This weekend is a perfect storm of shows that are opening on the East, West and points in between.
Up Close And Personal: RJ Curates Street Artists Into an Upper West Side Apartment (NYC)
In the intimacy of a private residence in the Manhattan suburbs of UWS, RJ Rushmore of Vandalog fame along with Keith Schweitzer and Mike Glatzer of newly minted M.A.N.Y. have mounted a fresh new open house show just off Broadway. An exquisitely curated show with marquee names and a few newbies the selection is solid in quality and unusual in it’s scale.
Troy Lovegates aka Other (image courtesy of the curators)
Participating artists include:
Aiko, Chris Stain, Clown Soldier, Don Leicht, Edible Genius, Elbowtoe, Gaia, How & Nosm, Jessica Angel, John Fekner, Know Hope, Logan Hicks, Mike Ballard, OverUnder, R. Robot, Radical, Retna, Skewville, Tristan Eaton, Troy Lovegates aka Other and White Cocoa.
Aiko’s cans are on proudly on display at the bachelor pad, and that’s not all (image courtesy of the curators)
Dates: May 12th– 15th, 2011
May 12th, 7 – 9pm
May 13th, 7 – 9pm
May 14th, noon – 9pm
May 15th, noon – 7pm
Note: Due to the limited exhibition space, people may be admitted in block times every half-hour.
Location: Apartment on the Upper West Side (217 West 106th Street, Apartment 1A, New York, NY 10025) – Between Broadway and Amsterdam Avenues.
Cost for entrance: Free
Go to Hellbent and John Breiner Tonight in Brooklyn (NYC)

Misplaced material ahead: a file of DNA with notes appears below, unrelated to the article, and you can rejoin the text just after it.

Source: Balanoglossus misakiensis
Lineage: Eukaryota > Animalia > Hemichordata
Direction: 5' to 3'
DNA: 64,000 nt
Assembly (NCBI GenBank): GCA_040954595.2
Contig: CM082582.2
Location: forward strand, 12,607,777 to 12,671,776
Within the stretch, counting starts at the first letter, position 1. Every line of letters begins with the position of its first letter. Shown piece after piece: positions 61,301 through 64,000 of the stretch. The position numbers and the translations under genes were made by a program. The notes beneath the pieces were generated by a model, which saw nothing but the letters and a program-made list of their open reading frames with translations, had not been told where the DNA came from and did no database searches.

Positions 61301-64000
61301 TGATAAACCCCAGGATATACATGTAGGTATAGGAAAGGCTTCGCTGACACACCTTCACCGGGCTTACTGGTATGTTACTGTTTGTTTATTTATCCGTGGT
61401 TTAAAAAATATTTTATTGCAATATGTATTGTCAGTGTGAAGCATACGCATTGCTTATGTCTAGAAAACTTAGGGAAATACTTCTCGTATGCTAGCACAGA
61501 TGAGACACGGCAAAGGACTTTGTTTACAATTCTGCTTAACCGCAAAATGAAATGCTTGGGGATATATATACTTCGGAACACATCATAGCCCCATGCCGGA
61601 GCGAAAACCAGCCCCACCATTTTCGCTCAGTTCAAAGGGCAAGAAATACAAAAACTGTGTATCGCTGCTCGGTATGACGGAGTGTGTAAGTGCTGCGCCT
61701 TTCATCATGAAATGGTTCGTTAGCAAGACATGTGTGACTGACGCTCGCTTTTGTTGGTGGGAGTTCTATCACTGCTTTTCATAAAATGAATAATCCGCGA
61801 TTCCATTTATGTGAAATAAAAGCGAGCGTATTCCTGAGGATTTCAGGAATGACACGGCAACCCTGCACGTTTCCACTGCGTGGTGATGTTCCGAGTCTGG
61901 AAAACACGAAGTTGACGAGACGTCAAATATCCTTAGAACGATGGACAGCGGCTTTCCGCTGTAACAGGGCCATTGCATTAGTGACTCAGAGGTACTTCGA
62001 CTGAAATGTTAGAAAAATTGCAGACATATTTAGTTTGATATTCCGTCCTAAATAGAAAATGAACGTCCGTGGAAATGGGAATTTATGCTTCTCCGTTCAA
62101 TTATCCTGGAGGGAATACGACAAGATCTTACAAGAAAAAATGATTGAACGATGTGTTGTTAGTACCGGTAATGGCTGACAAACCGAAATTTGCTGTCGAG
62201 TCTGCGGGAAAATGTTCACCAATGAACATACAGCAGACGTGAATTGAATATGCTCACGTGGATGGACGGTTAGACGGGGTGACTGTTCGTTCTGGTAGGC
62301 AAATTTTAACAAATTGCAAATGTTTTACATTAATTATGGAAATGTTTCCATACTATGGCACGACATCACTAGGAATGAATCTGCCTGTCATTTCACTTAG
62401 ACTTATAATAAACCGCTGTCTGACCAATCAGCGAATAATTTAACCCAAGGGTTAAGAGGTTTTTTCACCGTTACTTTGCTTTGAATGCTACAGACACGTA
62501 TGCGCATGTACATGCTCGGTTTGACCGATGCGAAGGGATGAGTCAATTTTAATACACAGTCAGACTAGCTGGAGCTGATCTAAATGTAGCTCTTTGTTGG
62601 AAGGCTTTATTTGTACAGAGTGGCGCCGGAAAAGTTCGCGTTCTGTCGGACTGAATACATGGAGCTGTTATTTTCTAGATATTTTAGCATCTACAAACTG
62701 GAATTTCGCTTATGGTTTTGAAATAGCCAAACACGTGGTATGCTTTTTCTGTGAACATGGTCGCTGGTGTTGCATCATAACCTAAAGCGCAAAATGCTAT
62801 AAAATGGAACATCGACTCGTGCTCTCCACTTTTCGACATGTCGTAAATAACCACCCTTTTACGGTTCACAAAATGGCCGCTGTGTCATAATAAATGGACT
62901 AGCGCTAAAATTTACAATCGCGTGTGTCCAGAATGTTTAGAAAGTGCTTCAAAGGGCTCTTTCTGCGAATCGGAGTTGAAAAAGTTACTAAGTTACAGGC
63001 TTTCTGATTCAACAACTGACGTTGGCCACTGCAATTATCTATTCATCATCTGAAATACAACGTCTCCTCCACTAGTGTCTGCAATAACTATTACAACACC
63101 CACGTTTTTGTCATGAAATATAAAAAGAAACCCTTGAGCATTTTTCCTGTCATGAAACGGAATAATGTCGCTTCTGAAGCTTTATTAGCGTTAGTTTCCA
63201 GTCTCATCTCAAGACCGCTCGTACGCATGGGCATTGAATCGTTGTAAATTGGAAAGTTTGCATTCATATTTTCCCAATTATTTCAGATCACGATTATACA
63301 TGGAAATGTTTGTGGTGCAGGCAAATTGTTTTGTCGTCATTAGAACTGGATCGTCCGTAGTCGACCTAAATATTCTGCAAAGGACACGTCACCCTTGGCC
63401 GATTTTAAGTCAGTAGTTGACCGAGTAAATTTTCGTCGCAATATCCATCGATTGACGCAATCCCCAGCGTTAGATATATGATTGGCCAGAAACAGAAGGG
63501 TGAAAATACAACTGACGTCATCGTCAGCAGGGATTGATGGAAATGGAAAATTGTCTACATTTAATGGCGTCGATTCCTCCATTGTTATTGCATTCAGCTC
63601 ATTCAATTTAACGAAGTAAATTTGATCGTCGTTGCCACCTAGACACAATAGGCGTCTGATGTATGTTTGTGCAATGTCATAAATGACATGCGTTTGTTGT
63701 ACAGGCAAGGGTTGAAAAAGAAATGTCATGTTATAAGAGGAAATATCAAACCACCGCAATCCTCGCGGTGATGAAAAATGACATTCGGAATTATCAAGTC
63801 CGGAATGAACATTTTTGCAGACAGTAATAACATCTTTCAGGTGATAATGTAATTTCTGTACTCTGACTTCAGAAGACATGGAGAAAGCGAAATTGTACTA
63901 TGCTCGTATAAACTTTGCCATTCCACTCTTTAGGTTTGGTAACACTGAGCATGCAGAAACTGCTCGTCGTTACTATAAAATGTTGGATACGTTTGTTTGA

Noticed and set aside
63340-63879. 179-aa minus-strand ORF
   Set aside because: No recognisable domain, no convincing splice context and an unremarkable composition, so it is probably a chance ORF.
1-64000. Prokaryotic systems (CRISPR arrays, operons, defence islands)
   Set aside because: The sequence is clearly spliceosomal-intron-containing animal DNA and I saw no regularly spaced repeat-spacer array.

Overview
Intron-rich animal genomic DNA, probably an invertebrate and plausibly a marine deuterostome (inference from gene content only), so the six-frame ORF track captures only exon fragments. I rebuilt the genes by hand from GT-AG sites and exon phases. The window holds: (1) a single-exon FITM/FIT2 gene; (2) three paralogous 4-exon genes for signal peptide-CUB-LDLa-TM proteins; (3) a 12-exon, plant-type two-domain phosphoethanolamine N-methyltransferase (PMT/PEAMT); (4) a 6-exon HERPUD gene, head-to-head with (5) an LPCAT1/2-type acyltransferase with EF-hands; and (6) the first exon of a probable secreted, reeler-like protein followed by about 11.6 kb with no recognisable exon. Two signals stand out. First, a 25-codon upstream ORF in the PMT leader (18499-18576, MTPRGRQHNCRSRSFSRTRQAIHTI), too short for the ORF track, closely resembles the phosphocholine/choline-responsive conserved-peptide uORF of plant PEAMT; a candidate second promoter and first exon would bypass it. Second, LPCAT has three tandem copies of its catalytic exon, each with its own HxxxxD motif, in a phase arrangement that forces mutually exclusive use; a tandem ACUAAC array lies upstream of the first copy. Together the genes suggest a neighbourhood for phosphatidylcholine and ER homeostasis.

Mighty Tanka is presenting a show with two Brooklyn based artists: Hellbent and John Breiner.
Mr. Hellbent says of the show: “The best part of making a show like this is to finally see it up on the wall and the way that everything interacts. I have been thinking of these pieces as parts of a quilt, different fabrics being stitched together. The different colors, floral stencils, animals, and jaw bones melding together and playing off one another, even down to the different depths and sizes of panels, but until it was hung they were just pieces, not yet a whole. Its given me an opportunity to show the different elements that i am working with and how they have grown out of one another and to display all the different carvings and stencils patterns together, where on the street they are separated in different locations.”
To learn more about “Smiled Distress” at Mighty Tanaka tonight please click on the link below:
Matt Siren and My Plastic Heart present “Ghost in the Machine” (NYC)
25 spirits in the material world have made tributes to Street Artist Matt Siren’s Ghost Girl character for this show on the Lower East Side tonight. The custom toy show transforms the character that appears in doorways around New York, each putting its own unique spin on his character.
The show includes work from 64Colors, Royce Bannon, Steve Chanks, Chauskoskis, DarkCloud, Deeker, Gril One, J*RYU, Jester, Keely, Abe Lincoln Jr., Map-Map, Marka27, Brent Nolasco, Lou Pimentel, Reactorss, Marc Reusser, Todd Robertson, Robots Will Kill, Chris Ryniak, Matt Siren, Scott Tolleson, Julie West, Wheelbarrow, Wrona
Click on the link below to learn more about this show:
Brooklyn’s AD HOC has a New Puppy in Los Angeles (LA)
On the West Coast the dynamic duo and husband and wife Garrison and Allison Buxton have curated a group show “I have a dream, I have a nightmare: Friday the 13th” at The New Puppy Gallery opening this Friaday from 7:00 to 11:00 pm
Artists include: Alison Buxton, Beau Stanton, Bill Fick, Broken Crow, Bunnie Reiss, Chor Boogie, Chris Stain, CRASH, Dabs & Myla, Daryll Peirce, David Loewenstein, Don Leicht, Ezra Li Eismont, Garrison Buxton, Hellbent, Joe Iurato, John Breiner, John Carr, John Fekner, Jordan Seiler, Know Hope, Lady Pink, Michael De Feo, Mikal Hameed, Paul Booth, Peat Wollaeger, Ray Cross, Rex Dingler, ROA, Robert Steel, Sean Starwars, TheDirtyFabulous, & Thundercut.